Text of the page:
Esophageal Cancer

The esophagus is basically a long, hollow tube running from your throat to your stomach. It carries the food you swallow to your stomach to be digested. Esophageal cancer can occur anywhere in the cells that line the inside of the esophagus, but for most people in the United States, it occurs more often in the lower portion of the esophagus. In addition, more men than women develop esophageal cancer.

Symptoms include:

  • Difficulty swallowing (dysphagia)
  • Chest pain, pressure or burning
  • Worsening indigestion or heartburn
  • Hoarseness
  • Weight Loss

Multimodal Treatment Options:

Surgery alone may be used to remove early stage esophageal cancer or if the cancer is more locally advanced Alaska Surgical Oncology will likely recommend preoperative chemotherapy and radiation therapy followed by consideration of surgical resection. This combination seeks to enhance the overall survival of esophageal cancer.

Surgical Approach:

The general surgical approach to removing esophageal cancer is the esophagogastrectomy. An esophagogastrectomy removes part of your esophagus, nearby lymph nodes and the upper part of your stomach. The remainder of your stomach is then pulled up and reattached to your esophagus. If necessary, part of your colon is used to help join the two.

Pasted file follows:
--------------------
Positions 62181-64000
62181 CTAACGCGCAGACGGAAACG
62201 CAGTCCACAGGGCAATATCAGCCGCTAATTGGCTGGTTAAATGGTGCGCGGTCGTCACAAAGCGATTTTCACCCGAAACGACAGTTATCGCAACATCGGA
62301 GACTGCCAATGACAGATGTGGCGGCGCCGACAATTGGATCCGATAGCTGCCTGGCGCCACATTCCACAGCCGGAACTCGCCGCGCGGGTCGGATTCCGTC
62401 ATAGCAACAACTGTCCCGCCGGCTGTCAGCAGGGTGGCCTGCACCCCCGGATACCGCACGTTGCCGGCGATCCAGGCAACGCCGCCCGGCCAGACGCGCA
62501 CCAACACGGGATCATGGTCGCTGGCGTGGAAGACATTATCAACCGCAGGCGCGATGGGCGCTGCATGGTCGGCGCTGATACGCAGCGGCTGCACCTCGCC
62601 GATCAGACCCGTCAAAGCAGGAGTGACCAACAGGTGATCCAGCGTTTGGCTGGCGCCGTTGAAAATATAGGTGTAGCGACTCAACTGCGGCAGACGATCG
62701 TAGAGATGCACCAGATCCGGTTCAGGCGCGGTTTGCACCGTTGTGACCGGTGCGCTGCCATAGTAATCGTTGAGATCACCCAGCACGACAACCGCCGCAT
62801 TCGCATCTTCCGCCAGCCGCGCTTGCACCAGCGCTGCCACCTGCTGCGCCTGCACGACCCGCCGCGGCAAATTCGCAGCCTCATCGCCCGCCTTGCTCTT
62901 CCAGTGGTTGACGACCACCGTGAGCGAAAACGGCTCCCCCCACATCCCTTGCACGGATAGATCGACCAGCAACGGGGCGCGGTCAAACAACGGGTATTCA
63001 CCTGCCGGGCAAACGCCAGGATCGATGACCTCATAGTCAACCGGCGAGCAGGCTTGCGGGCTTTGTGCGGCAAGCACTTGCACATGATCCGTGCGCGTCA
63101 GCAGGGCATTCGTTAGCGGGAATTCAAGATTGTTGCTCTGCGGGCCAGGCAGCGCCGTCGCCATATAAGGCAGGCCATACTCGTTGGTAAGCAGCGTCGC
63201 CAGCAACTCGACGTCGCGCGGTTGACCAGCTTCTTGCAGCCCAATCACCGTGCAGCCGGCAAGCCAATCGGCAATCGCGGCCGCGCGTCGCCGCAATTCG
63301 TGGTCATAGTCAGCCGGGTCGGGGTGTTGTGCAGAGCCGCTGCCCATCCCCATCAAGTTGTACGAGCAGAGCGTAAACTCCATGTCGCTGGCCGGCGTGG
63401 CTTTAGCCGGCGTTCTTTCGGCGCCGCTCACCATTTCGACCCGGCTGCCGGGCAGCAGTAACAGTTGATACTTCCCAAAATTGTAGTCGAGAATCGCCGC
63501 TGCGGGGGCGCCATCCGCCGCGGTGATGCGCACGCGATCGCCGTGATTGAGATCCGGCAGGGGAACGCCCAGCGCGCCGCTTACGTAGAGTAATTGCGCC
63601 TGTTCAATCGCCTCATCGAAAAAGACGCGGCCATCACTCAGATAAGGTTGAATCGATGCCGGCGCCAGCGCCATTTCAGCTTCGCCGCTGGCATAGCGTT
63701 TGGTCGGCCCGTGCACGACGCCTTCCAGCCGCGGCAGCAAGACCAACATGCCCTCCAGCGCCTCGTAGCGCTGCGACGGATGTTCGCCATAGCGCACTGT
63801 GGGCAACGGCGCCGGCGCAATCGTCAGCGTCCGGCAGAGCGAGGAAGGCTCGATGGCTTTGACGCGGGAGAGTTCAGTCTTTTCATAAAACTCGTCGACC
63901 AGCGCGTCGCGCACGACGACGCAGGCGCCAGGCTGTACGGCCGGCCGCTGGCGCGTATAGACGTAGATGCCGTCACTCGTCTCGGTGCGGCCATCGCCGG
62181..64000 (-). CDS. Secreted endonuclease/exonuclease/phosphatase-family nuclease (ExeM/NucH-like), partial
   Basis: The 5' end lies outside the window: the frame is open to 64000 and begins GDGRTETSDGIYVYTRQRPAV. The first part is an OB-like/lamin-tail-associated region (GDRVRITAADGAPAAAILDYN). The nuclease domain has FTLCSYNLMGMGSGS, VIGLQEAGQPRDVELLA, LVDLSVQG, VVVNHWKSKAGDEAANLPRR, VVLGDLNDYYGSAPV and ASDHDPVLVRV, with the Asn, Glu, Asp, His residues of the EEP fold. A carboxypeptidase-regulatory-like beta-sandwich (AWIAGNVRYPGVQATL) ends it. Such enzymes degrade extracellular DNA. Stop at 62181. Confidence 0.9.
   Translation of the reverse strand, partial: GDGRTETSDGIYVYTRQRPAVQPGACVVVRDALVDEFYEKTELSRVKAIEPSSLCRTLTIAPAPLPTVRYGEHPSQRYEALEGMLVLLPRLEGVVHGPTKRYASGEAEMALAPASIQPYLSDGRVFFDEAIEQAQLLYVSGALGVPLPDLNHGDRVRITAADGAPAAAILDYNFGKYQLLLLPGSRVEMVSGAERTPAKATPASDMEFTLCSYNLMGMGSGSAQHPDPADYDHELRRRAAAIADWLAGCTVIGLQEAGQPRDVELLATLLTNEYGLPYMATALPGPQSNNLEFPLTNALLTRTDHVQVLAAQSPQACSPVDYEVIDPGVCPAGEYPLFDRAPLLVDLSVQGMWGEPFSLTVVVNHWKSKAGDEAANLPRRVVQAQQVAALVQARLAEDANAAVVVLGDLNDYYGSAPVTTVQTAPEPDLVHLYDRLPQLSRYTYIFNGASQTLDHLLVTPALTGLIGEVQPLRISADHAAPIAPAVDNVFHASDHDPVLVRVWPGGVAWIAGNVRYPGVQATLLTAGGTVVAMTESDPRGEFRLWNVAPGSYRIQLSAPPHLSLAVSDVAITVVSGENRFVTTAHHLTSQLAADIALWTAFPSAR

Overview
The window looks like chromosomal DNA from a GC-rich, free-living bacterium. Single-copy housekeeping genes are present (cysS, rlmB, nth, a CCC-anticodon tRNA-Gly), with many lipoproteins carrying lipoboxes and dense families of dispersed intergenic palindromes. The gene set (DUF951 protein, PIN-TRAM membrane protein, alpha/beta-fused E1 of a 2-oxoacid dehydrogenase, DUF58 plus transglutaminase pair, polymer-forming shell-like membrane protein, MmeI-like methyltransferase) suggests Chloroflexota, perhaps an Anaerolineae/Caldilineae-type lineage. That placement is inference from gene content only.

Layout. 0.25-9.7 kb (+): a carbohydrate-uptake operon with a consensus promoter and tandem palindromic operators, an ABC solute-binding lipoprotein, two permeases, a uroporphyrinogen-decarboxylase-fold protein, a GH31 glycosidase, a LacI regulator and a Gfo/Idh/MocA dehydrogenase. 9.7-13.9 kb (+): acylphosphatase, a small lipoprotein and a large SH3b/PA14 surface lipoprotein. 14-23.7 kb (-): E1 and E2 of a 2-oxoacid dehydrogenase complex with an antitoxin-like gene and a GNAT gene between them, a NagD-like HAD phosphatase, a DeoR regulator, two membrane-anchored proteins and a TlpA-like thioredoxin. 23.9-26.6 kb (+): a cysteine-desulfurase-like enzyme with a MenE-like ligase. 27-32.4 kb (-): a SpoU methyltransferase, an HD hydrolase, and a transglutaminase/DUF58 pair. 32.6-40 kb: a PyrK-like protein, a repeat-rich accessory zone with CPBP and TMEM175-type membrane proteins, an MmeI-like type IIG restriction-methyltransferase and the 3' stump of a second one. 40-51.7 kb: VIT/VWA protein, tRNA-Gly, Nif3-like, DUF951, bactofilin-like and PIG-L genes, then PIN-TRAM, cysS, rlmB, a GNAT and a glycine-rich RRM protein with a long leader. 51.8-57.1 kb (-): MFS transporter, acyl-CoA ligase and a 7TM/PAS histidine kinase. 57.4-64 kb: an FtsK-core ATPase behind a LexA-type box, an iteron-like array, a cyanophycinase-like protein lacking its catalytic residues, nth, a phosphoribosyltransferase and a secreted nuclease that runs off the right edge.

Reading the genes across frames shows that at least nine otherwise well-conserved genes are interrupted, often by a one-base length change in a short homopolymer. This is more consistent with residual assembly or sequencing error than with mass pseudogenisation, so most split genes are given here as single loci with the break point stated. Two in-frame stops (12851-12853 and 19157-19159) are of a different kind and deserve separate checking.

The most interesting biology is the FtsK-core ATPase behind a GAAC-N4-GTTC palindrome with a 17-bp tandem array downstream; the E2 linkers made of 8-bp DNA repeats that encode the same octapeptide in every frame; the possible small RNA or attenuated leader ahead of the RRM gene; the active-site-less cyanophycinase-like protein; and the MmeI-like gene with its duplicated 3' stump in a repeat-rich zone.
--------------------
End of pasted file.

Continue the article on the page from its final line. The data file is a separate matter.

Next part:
Alternative albeit similar surgical approaches to the above described esophagogastrectomy used to remove esophageal cancer are:

  • Transthoracic Esophagogastrectomy
  • Transhiatal Esophagogastrectomy
  • Minimally Invasive Esphagogastrectomy
  • Ivor-Lewis Esophagogastrectomy

The Healthquest Guidebook

As a community service, we have produced a free guidebook on how to detect and prevent common cancers, and when you need to have screenings with your family physician.

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